“Missionaries are called to evangelise the non-Christians and they should not refrain from educating them also in civic matters. This indeed contributes to their spiritual wellbeing …”

A non-possessive evangelisation or planting of the Church.

The Founder concluded his section about missions by writing about an attitude that had to form part of their evangelisation of the ad gentes countries.

“Once, by the Lord’s help, they complete their mission, the missionaries are to leave the field of evangelisation as soon as possible.”

De Piro did not want the members of his Society presume to control those they evangelised. Rather, he urged them to leave the place when they finished their duty, and this was to be done in a brisk way.

Indigenous clergy.

De Piro promoted “the indigenous clergy movement.” In the 1929 Almanac the Founder wrote:

“Recently we have seen the missions flourish. We do not owe this simply to the great zeal lit in the hearts of the Christians for the Popes’ invitations. It is a result of the work of indigenous clergy, priests who have been ordained from the mission country itself. From its early days, the Church has always understood the necessity of the local clergy.”

De Piro wrote two articles about indigenous bishops in 1927 and two articles about the foreign missionary and the indigenous clergy, and about an indigenous bishop, in 1931.

What made De Piro so enthusiastic for evangelisation.

Joseph De Piro was imbued with the love of God the Father, expressed in a special way through the various mysteries of Jesus Christ.

In his sermons the Servant of God often spoke about the Lord’s incarnation. The Son was sent by the Father among us, he became like us, and while he lived among us he worked out the mission the Father sent him to execute. He showed us the Father’s love.

The mystery of the passion and death Jesus suffered for us, sinners, influenced the Servant of God since his early youth and continued to help him move forward throughout his life.

For Joseph De Piro, the Eucharist was the continuation of the incarnation. The sacrament invented by Jesus and through which he becomes one with us.

Sacred Heart of Jesus was for the Servant of God nothing less than the abode of the divine love and therefore that which continuously saves us.

Permeated with this divine love, De Piro, could not resist telling his brothers and sisters, personally or through others, Maltese living in Malta, migrants, and people in ad gentes countries, about this divine love.

He also always preached that faith was:

  • the civilization and the holistic amelioration of the human person;
  • that which introduces liberty in human society;
  • the giver of life; and
  • the light for all humanity.

When one reflects on these words one can understand why De Piro was so enthusiastic for evangelisation!

 

 

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Year B

January 1st – Solemnity of Mary, Mother of God.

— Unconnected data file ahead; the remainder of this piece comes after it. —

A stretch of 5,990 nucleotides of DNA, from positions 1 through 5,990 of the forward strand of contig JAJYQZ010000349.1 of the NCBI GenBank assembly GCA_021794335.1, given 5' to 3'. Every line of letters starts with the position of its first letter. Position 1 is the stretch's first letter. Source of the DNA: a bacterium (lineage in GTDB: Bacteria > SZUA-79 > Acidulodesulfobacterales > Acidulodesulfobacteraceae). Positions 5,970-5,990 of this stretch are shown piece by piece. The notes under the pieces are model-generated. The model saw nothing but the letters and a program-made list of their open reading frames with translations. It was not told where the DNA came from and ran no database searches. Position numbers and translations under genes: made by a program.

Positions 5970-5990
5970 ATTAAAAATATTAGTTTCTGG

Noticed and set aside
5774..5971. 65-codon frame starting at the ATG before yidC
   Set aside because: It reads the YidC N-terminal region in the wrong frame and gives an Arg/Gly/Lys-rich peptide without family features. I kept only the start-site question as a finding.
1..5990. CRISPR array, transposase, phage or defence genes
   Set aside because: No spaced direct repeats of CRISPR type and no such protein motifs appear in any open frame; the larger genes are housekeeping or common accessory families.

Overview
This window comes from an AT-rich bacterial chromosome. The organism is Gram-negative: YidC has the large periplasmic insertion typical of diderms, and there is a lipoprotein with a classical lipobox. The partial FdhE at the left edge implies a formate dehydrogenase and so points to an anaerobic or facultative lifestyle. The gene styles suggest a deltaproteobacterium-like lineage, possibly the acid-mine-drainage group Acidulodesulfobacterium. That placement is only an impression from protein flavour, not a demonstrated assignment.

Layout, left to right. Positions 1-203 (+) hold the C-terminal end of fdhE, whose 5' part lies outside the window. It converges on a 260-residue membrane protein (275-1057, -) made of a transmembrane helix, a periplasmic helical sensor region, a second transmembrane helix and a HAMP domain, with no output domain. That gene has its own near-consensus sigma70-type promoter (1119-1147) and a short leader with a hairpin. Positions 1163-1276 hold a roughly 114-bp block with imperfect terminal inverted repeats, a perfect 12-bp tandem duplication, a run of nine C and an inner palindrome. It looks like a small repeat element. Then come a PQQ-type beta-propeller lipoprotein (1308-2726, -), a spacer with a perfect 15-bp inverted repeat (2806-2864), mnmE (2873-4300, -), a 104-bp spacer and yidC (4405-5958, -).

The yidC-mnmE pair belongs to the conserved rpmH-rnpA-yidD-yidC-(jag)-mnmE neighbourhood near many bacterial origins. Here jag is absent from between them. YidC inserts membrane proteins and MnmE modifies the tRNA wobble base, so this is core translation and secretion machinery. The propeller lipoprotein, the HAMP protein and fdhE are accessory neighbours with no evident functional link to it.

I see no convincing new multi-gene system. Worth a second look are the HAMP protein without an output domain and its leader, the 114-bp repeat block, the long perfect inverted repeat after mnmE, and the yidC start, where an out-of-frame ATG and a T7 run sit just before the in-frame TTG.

Numbers 6:22-27; Psalm 66(67):2-3,5,6,8; Galatians 4:4-7; Luke 2:16-21.

Reflection:

On this first day of the new year, the Church in its liturgy invites us to meditate on the reality of Mary, the Mother of God. Last week we marvelled at the fragile, young new-born child laid in the manger. He looks, feels and acts like a normal human baby; there is nothing to indicate to us that he is in fact the only Son of God. Jesus is fully human, like us in all things, except that he cannot be touched by sin (cf. Heb 4:15). One wonders what Mary and Joseph thought and felt as they held their first born child. One would presume that Mary was not impressed to have to give birth in a smelly stable, not even in the shelter of the local inn!

Yet, hidden underneath that human body there is hidden a divine nature. Jesus set aside his divinity to be born among us as human, remaining the divine Son of God, sharing in God’s nature, one with God (cf. Phil 2:1-11). The child born of Mary, lying in the manger, is the Son of God. Mary did not simply give birth to another human child, but to the Son of God himself. This reality was not easy for the early Church to understand, until it was clearly defined by the Council of Ephesus, in the year 431.

On the cross Jesus asks the beloved disciple to take Mary ‘as his own,’ taking her as his mother, becoming brother of Jesus and son of God (cf. Jn 19:26-27). John does not name the beloved disciple, making it possible for us to enter the scene and accept our place as sisters and brothers of Jesus, daughters and sons of God. We too are beloved by God! As children of God, we too, like Jesus, share in the inheritance of the Father.

 

In 1932, as the Church celebrated 1,500 years from the definition of this dogma by the Council of Ephesus, Joseph De Piro published an article about this mystery in his almanac.

MATER DEI, MATER DEI, MATER DEI (Mother of God)

In Ephesus, St Paul spent two years evangelising. One day, he ordered all books promoting superstition to be burnt, and a large bonfire was held in the city’s main square. This brought about the reaction of the pagans who started shouting “Long live Diana!”” and went on a rampage against Paul and the Christians. Notwithstanding this, St Paul still showed his love toward the citizens of that city, and in his letter addressed to them, he reminded them of what he had done for them, and how they ought to respond to his teachings about Jesus Christ.